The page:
Moving ahead, we must keep in mind that the form of change we are seeking to achieve can only ever come from within Jordan and the Middle East. A new social contract must first and foremost enjoy the true ownership of the people or else it will not take root and will remain a superficial artifact, destined to be swept away by the first waves of instability. Paving the way for ownership of a new social contract means creating a shared vision and understanding of the roles and responsibilities of different stakeholders and civil society organizations within Jordan. It means building the capacity of civil society actors and ensuring their active role in the public reform process. It means developing spaces for local partnerships and mobilizing the public in support of social and legislative change that encompasses all groups of society including refugees and migrants. Eventually, this will enable NGOs to focus their efforts on prevention rather than response.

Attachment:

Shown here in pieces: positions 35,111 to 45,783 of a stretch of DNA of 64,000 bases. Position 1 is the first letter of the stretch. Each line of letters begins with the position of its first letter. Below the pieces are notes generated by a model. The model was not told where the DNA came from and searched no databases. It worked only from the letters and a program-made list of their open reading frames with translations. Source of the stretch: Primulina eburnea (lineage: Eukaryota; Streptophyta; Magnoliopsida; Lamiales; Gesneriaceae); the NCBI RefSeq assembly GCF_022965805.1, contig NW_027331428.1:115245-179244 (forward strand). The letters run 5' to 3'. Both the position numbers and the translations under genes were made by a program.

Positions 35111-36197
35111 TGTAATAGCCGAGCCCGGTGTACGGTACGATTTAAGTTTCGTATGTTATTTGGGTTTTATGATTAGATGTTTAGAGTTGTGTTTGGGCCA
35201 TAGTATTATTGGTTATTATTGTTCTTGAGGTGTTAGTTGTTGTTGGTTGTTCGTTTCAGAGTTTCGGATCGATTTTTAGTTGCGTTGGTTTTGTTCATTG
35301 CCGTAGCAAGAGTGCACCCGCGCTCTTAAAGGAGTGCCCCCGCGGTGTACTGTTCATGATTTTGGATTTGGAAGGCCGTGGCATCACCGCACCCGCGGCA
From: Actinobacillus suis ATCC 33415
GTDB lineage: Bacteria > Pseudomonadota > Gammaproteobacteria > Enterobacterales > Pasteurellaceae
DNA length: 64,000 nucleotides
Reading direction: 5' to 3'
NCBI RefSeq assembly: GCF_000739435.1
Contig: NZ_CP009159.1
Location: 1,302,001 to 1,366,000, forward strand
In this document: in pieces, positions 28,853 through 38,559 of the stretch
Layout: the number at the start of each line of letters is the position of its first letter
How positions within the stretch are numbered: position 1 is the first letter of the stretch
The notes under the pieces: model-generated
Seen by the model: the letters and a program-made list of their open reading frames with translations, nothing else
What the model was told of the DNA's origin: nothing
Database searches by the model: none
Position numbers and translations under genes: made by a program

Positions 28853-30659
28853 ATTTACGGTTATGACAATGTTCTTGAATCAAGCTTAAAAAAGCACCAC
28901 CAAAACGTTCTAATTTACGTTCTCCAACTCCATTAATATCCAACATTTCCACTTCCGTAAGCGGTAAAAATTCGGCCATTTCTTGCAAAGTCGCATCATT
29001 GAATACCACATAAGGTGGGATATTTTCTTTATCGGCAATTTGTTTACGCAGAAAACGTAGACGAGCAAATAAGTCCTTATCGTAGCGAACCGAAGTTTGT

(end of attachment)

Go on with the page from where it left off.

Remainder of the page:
Being Jordanian myself, and knowing the incredible resilience and potential of our people that even the multiple wars and conflicts of our region have not been able to crush, I deeply believe that change is possible and that a better future lies ahead for all of us. 


Image "Jordan" Courtsey Mark Veraart / CC BY 2.0


About the Author

Samar Muhareb is the co-founder and Director of the Jordanian NGO Arab Renaissance for Democracy and Development. Samar is also a board member of Greenpeace Mediterranean, the START Network and the Southern Refugee Legal Aid Network. She is a lawyer and human rights specialist, and holds a Masters in Human Rights and Human Development.